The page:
Today is the beginning of the third Republic, Kenya opposition leader, Raila Odinga, told Nasa alliance supporters Friday on landing at Jomo Kenyatta International Airport.
“Today is the day we are launching Kenya as a third republic. What you have seen is a signal that a third liberation is coming soon. Canaan is near,” he told cheering crowds that gathered in a one million march to JKIA.
The National Super Alliance leader who returned from US where he had been for 10 days, says change must come to Kenya.
Clashes with police
Police prevented his procession from entering Uhuru Park where he would have addressed a rally forcing him to do it at the Community area.
The Standard Media reported running battles between police and his supporters as early as 8am outside JKIA to where they had trekked to welcome him from his Kibera bastion eight kilometres away and the Eastlands suburbs of Nairobi.
From the airport, Raila’s motorcade drove on Mombasa Road escorted by chanting supporters all the way to Nyayo Stadium roundabout from it branched off to Eastlands through Jogoo Road, From Jogoo Road it turned back heading to the city centre.
It is on Jogoo Road and Haile Sellasie Avenue where the battles with the police were at their most ferocious.
Reuters reported that two people had been shot dead where The Standard just mentioned “several” adding that some cars had also been burnt.
Police headquarters said five people killed during NASA procession were lynched during stealing incidents.
Police fired tear gas at the convoy and used a water cannon as they tried to stop it reaching the capital’s main business district.
Some protesters threw stones at police. TV footage showed two vehicles on fire.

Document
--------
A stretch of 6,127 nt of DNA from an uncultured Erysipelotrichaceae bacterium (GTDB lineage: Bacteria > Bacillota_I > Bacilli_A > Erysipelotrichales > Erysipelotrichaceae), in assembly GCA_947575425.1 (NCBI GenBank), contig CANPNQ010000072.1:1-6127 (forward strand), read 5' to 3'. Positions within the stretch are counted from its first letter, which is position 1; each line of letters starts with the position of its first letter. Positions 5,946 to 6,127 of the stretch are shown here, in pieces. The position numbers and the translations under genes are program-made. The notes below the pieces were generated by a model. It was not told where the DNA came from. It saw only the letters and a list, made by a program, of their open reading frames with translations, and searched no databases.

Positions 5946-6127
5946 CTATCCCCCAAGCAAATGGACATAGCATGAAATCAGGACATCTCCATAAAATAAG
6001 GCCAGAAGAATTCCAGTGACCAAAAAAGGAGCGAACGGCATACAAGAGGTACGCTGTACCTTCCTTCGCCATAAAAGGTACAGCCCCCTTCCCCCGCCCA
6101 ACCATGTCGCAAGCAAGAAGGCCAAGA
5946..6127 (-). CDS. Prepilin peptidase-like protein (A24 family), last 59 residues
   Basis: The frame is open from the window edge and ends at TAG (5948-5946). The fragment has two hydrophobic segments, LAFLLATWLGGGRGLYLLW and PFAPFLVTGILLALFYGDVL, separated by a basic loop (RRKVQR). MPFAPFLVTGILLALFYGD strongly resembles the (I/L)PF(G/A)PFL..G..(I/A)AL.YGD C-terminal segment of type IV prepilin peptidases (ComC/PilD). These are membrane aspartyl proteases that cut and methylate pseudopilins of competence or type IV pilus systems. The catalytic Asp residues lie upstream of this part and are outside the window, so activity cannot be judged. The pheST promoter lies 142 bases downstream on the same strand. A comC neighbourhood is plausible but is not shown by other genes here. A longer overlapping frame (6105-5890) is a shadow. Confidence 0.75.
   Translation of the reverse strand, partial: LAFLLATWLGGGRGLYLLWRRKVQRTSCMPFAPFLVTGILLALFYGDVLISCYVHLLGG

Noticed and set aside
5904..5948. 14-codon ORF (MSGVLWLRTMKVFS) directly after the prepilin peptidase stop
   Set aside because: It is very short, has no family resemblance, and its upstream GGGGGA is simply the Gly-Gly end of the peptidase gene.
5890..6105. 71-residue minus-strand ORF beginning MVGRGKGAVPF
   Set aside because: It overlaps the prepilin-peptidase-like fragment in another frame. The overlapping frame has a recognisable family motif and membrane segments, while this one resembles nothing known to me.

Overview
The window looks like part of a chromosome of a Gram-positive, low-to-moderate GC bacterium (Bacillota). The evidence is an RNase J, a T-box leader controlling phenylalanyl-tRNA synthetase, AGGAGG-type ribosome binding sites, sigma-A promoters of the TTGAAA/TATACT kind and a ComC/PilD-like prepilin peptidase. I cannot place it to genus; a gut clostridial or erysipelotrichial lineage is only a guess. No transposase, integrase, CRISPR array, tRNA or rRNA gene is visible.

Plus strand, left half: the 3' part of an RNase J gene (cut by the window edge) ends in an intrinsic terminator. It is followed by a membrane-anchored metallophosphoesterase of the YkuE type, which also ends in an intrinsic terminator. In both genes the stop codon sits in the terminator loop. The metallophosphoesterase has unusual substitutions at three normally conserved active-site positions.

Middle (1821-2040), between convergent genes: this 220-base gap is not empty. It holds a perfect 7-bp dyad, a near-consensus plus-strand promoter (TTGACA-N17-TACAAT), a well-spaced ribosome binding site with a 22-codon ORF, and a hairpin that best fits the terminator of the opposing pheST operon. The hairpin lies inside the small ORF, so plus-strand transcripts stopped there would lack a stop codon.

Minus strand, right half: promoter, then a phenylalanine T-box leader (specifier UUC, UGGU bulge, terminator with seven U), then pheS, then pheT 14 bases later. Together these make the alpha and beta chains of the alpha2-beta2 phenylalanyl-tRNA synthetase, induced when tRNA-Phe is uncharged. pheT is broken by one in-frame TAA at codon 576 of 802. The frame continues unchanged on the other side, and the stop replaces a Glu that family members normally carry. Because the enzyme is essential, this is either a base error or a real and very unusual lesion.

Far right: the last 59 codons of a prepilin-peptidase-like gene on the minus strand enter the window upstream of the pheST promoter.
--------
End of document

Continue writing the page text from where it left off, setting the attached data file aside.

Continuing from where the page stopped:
The deaths occurred as police and protesters fought on one of the main roads leading to the business district, the photographer, who was at the scene, said.
Police retreated several times along the route after the protesters were unmoved by the teargas and water cannon spray.
They finally held their ground near the city’s main park, where Odinga, just returned from the United States, intended to address a rally that had been banned.
He blamed in President Uhuru Kenyatta for the violence.
“My anger is with that guy called Uhuru Kenyatta. I went abroad… After you welcomed me well, he sent policemen to teargas you, to beat my people, to fire bullets at them. Isn’t this barbaric?,” he told his supporters after driving to safety.
Odinga called for a “National Resistance Movement” to protest against the outcome of a repeat presidential election last month which saw Kenyatta win a second, five-year term with 98 percent of the vote after Odinga boycotted the contest. Only 39 percent of registered voters took part.
The Supreme Court will deliver its verdict on Monday November 20 after conclusion of three petitions challenging President Uhuru Kenyatta’s re-election.